According to the results of a study published in Morbidity and Mortality Weekly Report, the rate of hepatitis C virus (HCV) infection among pregnant women enrolled in Wisconsin Medicaid is rising. Further, approximately two-thirds of infants born to women with HCV during pregnancy were not tested for HCV according to recommendations.
To determine the proportion of pregnant women with HCV, researchers examined HCV-positive laboratory tests using Wisconsin Department of Health Services and Wisconsin Medicaid encounter data for 146,267 women who delivered at least one infant between 2011 and 2015.
Vertical transmission risk was assessed as high (evidence of viremia during pregnancy), possible (evidence of viremia before pregnancy), and unknown (anti-HCV antibody positive but no RNA results). To estimate the frequency of HCV testing for infants at high risk for vertical transmission, researchers assessed guideline-concordant testing among infants who were enrolled in Medicaid to at least 18 months of age.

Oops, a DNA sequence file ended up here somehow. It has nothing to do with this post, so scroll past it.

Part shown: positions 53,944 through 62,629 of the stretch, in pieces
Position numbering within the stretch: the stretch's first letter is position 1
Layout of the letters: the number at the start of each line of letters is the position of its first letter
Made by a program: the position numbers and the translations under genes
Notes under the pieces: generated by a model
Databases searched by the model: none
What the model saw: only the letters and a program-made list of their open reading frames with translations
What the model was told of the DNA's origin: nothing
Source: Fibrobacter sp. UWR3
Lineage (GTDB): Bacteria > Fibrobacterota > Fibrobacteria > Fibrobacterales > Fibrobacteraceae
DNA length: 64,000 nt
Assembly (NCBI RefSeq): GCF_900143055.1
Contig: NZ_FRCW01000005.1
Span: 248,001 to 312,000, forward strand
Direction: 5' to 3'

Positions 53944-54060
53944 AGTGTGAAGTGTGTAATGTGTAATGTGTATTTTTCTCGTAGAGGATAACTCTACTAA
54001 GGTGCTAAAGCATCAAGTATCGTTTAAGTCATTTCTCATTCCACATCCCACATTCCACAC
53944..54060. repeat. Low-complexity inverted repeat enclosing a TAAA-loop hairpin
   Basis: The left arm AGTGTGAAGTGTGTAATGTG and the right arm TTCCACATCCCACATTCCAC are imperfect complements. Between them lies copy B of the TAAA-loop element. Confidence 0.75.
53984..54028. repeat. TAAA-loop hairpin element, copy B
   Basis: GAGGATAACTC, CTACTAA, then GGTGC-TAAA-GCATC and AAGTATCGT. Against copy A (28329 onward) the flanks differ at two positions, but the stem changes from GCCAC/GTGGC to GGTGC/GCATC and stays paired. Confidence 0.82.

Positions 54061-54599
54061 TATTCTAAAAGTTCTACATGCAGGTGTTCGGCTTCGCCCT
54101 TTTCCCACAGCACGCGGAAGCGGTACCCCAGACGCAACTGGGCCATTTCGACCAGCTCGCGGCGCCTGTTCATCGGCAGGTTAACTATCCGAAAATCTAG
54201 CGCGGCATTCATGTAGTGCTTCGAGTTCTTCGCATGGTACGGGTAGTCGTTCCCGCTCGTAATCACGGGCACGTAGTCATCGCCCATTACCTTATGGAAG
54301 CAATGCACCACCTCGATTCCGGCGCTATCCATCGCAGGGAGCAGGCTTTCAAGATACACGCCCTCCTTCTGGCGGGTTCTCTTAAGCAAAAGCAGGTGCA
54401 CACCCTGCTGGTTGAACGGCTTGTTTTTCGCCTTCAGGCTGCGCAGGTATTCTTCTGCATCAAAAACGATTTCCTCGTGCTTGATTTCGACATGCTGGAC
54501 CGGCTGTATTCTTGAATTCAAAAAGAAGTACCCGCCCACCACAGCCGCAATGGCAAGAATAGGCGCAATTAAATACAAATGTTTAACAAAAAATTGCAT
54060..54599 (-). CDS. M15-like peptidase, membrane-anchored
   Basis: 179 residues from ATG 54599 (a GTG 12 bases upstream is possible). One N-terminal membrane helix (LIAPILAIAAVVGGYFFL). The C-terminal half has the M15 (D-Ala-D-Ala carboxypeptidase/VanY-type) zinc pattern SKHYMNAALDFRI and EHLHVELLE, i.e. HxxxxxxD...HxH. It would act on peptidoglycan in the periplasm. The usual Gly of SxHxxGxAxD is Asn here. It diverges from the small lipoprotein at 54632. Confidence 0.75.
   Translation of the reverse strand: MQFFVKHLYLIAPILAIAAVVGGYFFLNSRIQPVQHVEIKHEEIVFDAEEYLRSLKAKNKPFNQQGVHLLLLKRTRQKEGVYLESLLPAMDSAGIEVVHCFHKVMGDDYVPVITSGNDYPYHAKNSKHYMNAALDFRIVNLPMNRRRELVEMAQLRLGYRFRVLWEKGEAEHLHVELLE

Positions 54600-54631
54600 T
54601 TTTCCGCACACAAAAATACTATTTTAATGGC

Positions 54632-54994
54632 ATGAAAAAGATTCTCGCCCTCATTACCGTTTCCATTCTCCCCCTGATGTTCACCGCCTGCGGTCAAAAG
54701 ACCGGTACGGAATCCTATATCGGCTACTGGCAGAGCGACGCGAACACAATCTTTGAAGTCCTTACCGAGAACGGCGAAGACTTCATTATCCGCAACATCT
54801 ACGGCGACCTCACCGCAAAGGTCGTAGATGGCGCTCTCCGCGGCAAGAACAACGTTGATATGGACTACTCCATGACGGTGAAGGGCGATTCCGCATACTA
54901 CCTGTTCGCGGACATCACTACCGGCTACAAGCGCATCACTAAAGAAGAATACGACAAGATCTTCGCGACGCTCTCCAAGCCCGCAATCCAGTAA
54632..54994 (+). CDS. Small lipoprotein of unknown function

A total of 608 women (0.4%) had documented HCV infection prior to delivery. Of those women, 180 (30%) were considered high risk, 151 (25%) were considered possible risk, and 277 (46%) had unknown risk. The rate of HCV infection among pregnant women increased by 93% between 2011 and 2015 (2.7 vs 5.2 per 1000).
In an email interview with Infectious Disease Advisor, Theresa Watts, RN, MPH, a doctoral nursing student at the University of Wisconsin-Madison and lead author on the study, stated that the results, “are consistent with other studies” in other regions of the United States.
For the infants born with a high risk for vertical transmission, 50% were enrolled in Medicaid for at least 18 months. Of these, 34% were tested for HCV according to recommendations. Vertical transmission was reported for 4% of the infants considered to have a high risk for transmission.
Ms Watts concluded that the study results, “show how the consequences of the national opioid epidemic go beyond overdoses and addiction, to increases in transmission and infection of a serious but preventable disease. Further, the consequence of not treating women of childbearing age for hepatitis C can potentially affect the next generation through the passing of the virus from mothers to babies.”
Watts T, Stockman L, Martin J, Guilfoyle S, Vergeront JM. Increased risk for mother-to-infant transmission of hepatitis C virus among Medicaid recipients – Wisconsin, 2011-2015. MMWR Morb Mortal Wkly Rep. 2017;66:1136-1139.